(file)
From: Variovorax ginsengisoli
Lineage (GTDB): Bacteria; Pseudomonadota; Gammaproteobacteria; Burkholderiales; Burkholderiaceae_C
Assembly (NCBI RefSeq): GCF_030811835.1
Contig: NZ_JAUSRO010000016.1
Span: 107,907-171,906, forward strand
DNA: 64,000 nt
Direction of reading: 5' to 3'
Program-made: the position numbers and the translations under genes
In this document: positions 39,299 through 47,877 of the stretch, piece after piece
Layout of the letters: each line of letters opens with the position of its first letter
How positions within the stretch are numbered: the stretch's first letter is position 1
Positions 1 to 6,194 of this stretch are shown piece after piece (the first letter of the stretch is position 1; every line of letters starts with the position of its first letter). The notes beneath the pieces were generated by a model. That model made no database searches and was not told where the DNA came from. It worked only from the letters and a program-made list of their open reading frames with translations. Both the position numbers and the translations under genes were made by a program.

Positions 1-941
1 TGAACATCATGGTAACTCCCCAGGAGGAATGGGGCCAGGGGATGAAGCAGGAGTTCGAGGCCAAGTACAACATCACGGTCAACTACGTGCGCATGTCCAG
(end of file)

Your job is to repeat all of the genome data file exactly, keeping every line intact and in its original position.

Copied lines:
From: Variovorax ginsengisoli
Lineage (GTDB): Bacteria; Pseudomonadota; Gammaproteobacteria; Burkholderiales; Burkholderiaceae_C
Assembly (NCBI RefSeq): GCF_030811835.1
Contig: NZ_JAUSRO010000016.1
Span: 107,907-171,906, forward strand
DNA: 64,000 nt
Direction of reading: 5' to 3'
Program-made: the position numbers and the translations under genes
In this document: positions 39,299 through 47,877 of the stretch, piece after piece
Layout of the letters: each line of letters opens with the position of its first letter
How positions within the stretch are numbered: the stretch's first letter is position 1
Positions 1 to 6,194 of this stretch are shown piece after piece (the first letter of the stretch is position 1; every line of letters starts with the position of its first letter). The notes beneath the pieces were generated by a model. That model made no database searches and was not told where the DNA came from. It worked only from the letters and a program-made list of their open reading frames with translations. Both the position numbers and the translations under genes were made by a program.

Positions 1-941
1 TGAACATCATGGTAACTCCCCAGGAGGAATGGGGCCAGGGGATGAAGCAGGAGTTCGAGGCCAAGTACAACATCACGGTCAACTACGTGCGCATGTCCAG